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Posts Tagged ‘Mine #11’

Originally published in the Pacific Coast Bulletin, October 11, 1923

Thirteen years ago the present rock dump of Mine 11, at Black Diamond, was begun. Though the mine had been in operation for many years prior to 1910, it was then that the present dump was started when the old dump caught fire. This dump is today an imposing pile of rock and waste material brought out of the mine, and it is constantly growing.

Like a small mountain it rises out of the wide expanse of the valley and is visible for a considerable distance. At night the numerous fires which blaze constantly from its base to its summit make it loom up much after the manner of the biblical Pillar of Fire. (more…)

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Originally published in the Valley Daily News, September 4, 1987

By Debra Nelson

Les Van Hoof is one of the new breed of coal miners who operate the levers of heavy equipment rather than picks and shovels. (Staff photo by Gary Kissel.)

Les Van Hoof is one of the new breed of coal miners who operate the levers of heavy equipment rather than picks and shovels. (Staff photo by Gary Kissel.)

Coal mining… the words evoke images of dark mine shafts, dynamite, and hardy men, exhausted from the hazards of blasting the mineral from deep within the earth, ravaged by black lung disease.

The old folk song “Sixteen Tons” tells that story—of men who rarely saw the sun and whose blood and sweat made coal the major industry in the Black Diamond region until the 1920s.

But those were the “good old days” of coal mining and, fortunately, the industry has undergone radical changes. For one thing, today’s miners work above ground, in the hot summer sun and the cold winter rain.

This Labor Day weekend, Black Diamond looks back at the old days, remembering those pioneers and miners who settled the town. The festivities include the kind of fun and games many pioneer kids enjoyed. (more…)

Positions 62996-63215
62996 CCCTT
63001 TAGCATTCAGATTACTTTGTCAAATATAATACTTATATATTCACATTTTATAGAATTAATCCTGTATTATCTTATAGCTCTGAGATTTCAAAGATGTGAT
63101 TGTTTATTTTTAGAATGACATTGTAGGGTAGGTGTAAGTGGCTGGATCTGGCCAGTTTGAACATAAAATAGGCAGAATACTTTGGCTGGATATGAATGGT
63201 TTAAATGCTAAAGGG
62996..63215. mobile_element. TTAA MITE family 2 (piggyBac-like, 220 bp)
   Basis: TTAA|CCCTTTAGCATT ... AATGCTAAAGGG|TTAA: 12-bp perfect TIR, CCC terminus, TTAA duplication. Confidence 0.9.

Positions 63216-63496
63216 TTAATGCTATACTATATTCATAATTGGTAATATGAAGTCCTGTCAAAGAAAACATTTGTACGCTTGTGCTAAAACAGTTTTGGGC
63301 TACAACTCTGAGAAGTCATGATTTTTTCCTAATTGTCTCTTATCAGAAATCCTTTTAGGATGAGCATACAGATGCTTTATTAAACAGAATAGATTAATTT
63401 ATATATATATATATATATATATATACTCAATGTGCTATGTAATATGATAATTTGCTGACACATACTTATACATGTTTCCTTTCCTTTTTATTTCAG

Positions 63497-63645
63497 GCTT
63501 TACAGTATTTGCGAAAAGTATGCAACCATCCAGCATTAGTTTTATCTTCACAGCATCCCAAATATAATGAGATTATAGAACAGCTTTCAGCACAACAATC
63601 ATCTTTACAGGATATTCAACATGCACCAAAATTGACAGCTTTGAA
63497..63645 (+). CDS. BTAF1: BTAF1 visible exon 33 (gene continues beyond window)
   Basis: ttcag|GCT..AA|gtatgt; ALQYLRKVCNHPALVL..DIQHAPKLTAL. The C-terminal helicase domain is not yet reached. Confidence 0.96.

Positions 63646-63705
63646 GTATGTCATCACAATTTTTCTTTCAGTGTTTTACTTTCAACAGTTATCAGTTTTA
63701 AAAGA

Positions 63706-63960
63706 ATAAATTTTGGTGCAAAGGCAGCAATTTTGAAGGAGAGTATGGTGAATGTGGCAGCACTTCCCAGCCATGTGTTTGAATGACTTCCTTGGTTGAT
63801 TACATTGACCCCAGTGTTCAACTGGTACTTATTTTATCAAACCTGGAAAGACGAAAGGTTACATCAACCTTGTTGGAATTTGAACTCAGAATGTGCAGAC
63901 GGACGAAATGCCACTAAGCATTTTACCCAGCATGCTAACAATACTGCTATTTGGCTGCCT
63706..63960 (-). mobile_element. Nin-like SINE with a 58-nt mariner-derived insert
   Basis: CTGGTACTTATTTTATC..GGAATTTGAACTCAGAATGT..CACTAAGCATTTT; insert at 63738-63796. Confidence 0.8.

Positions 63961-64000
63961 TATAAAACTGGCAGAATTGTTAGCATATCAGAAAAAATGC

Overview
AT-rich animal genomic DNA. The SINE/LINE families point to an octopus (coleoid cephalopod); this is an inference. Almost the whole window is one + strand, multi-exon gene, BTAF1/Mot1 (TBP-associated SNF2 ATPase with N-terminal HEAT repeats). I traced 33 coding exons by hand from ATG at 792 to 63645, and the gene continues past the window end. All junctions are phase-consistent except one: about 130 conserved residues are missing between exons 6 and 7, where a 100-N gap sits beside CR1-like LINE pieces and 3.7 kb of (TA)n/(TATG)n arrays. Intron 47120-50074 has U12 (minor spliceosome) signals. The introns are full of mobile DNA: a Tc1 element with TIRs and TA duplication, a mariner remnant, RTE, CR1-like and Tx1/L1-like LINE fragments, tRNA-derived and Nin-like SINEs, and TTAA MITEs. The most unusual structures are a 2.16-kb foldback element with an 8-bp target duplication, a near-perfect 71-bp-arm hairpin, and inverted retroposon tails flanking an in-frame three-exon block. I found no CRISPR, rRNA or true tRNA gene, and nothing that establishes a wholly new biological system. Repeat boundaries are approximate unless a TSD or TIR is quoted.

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Originally published in the Pacific Coast Bulletin, June 14, 1923

If working a shift in Black Diamond Mine was no harder for the four men shown above than it was for them to pose for this picture, there would always be a mad scramble among the men to see who could get the first man-trip down.

At the left we introduce to you, George Belt, and next to him, Fred Cunningham, a former Issaquah miner. The man next in line is R.E. “Curly” Campbell and the young Hercules at the extreme right is Darwin Walton. (more…)

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Originally published in the Pacific Coast Bulletin, May 17, 1923

Toonerville trolley

Toonerville trolley

Guided by the accommodating hand of Supt. J.J. Jones, the editor of the Bulletin was conducted through Black Diamond Mine last Friday, May 11, and initiated into the mysteries of digging coal.

Down on the 12th Level, in Chute No. 1, on the South Side, J.D. Walton gave a demonstration of how a pick is used in digging, while up at the face in the gangway some of the boys were busy with a jack hammer, driving the gangway still further along the seam.

At the 11th Level Pete Kurth, cager, was found on the job, busy with the constant string of trips coming and going. Going on up to the 9th, the trip was made on the “Toonerville Trolley”—the auxiliary hoist between the 12th and 7th Levels used until the 12th Level is developed extensively enough to permit the switching of the main trip. (more…)

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Originally published in The Seattle Daily Times, May 13, 1904

General Manager Ford ends negotiations in southern city

J.C. Ford

J.C. Ford

Rich coal deposits on C. & P. S. Ry. transferred for $1,000,000

SAN FRANCISCO, Friday, May 13 — J.C. Ford, general manager of the Pacific Coast Company, has been in this city for some days negotiating with President H.H. Taylor for the purchase of the Black Diamond coal mines on Puget Sound.

This afternoon at the office of the Black Diamond Company a representative of The Times was told that the deal had been closed. The price named was $1,000,000. (more…)

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Originally published in The Seattle Daily Times, May 1, 1904

Deal the largest ever consummated in the State of Washington

Million dollars to be paid by purchasers for the fuel fields

The Black Diamond coal mines are to be sold to the Pacific Coast Company, $1,000,000 being paid for the properties. Negotiations for the acquirement of the coal lands and workings, which have been in progress for nearly four months, are practically completed and the formal transfer will be made within a few days.

This is the largest deal ever made in this state involving coal lands, and will give the Pacific Coast Company a total production of 2,500 tons daily. (more…)

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Originally published in the Pacific Coast Bulletin, April 26, 1923

On the front cover of the Pacific Coast Bulletin this week is reproduced a remarkable photograph of a man trip, just as it starts down the slope of Black Diamond Mine with a crew going on the graveyard shift. (more…)

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